Next Article in Journal
Entropy and Information within Intrinsically Disordered Protein Regions
Previous Article in Journal
Estimating Topic Modeling Performance with Sharma–Mittal Entropy
Previous Article in Special Issue
A Parsimonious Granger Causality Formulation for Capturing Arbitrarily Long Multivariate Associations
Article Menu

Export Article

Open AccessArticle

Variability and Reproducibility of Directed and Undirected Functional MRI Connectomes in the Human Brain

1
Laboratory of Neuromotor Physiology, IRCCS Santa Lucia Foundation, 00179 Rome, Italy
2
Department of Biomedicine and Prevention, University of Rome Tor Vergata, 00133 Rome, Italy
3
Department of Clinical Neurosciences, University of Cambridge, Cambridge CB2 0QQ, UK
4
Institute of Bioimaging and Molecular Physiology, National Research Council, 20090 Milano, Italy
5
Saint Camillus International University of Health and Medical Sciences, 00131 Rome, Italy
6
Department of Radiology, Athinoula A. Martinos Center for Biomedical Imaging, Boston, MA 02129, USA
*
Authors to whom correspondence should be addressed.
Entropy 2019, 21(7), 661; https://doi.org/10.3390/e21070661
Received: 1 May 2019 / Revised: 23 June 2019 / Accepted: 4 July 2019 / Published: 6 July 2019
(This article belongs to the Special Issue Information Dynamics in Brain and Physiological Networks)
  |  
PDF [4688 KB, uploaded 8 July 2019]
  |  

Abstract

A growing number of studies are focusing on methods to estimate and analyze the functional connectome of the human brain. Graph theoretical measures are commonly employed to interpret and synthesize complex network-related information. While resting state functional MRI (rsfMRI) is often employed in this context, it is known to exhibit poor reproducibility, a key factor which is commonly neglected in typical cohort studies using connectomics-related measures as biomarkers. We aimed to fill this gap by analyzing and comparing the inter- and intra-subject variability of connectivity matrices, as well as graph-theoretical measures, in a large (n = 1003) database of young healthy subjects which underwent four consecutive rsfMRI sessions. We analyzed both directed (Granger Causality and Transfer Entropy) and undirected (Pearson Correlation and Partial Correlation) time-series association measures and related global and local graph-theoretical measures. While matrix weights exhibit a higher reproducibility in undirected, as opposed to directed, methods, this difference disappears when looking at global graph metrics and, in turn, exhibits strong regional dependence in local graphs metrics. Our results warrant caution in the interpretation of connectivity studies, and serve as a benchmark for future investigations by providing quantitative estimates for the inter- and intra-subject variabilities in both directed and undirected connectomic measures. View Full-Text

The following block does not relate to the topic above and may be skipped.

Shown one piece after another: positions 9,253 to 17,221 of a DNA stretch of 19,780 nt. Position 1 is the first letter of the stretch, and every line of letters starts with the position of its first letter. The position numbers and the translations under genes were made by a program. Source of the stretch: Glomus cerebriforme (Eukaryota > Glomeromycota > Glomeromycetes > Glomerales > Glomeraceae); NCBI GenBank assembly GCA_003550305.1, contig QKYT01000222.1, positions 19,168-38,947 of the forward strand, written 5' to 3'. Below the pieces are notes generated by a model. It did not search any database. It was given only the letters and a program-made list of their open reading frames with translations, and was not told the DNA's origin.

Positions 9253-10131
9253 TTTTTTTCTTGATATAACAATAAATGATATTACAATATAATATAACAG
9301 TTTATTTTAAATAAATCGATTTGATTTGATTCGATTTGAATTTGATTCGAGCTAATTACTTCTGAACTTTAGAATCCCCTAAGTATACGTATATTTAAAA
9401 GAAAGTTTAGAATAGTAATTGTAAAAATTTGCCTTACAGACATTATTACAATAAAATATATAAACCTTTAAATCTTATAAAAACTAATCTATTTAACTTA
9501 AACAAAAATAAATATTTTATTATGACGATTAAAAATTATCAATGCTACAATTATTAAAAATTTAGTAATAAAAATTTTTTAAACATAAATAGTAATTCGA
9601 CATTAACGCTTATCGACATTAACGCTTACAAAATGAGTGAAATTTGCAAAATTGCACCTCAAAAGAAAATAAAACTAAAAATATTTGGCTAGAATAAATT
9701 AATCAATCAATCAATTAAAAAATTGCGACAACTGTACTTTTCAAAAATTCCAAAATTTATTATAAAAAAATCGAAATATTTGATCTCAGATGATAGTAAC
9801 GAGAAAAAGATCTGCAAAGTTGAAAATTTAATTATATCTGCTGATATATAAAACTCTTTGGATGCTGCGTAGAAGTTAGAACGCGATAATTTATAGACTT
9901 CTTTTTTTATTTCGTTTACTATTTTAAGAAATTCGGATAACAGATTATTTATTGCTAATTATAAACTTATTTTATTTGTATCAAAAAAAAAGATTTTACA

Keywords: functional networks; functional magnetic resonance imaging; connectome; connectivity matrices; graphs; reproducibility; granger causality; transfer entropy functional networks; functional magnetic resonance imaging; connectome; connectivity matrices; graphs; reproducibility; granger causality; transfer entropy
Figures

Figure 1

This is an open access article distributed under the Creative Commons Attribution License which permits unrestricted use, distribution, and reproduction in any medium, provided the original work is properly cited (CC BY 4.0).
SciFeed

Share & Cite This Article

MDPI and ACS Style

Conti, A.; Duggento, A.; Guerrisi, M.; Passamonti, L.; Indovina, I.; Toschi, N. Variability and Reproducibility of Directed and Undirected Functional MRI Connectomes in the Human Brain. Entropy 2019, 21, 661.

Show more citation formats Show less citations formats

Note that from the first issue of 2016, MDPI journals use article numbers instead of page numbers. See further details here.

Related Articles

Article Metrics

Article Access Statistics

1

Comments

[Return to top]
Entropy EISSN 1099-4300 Published by MDPI AG, Basel, Switzerland RSS E-Mail Table of Contents Alert
Back to Top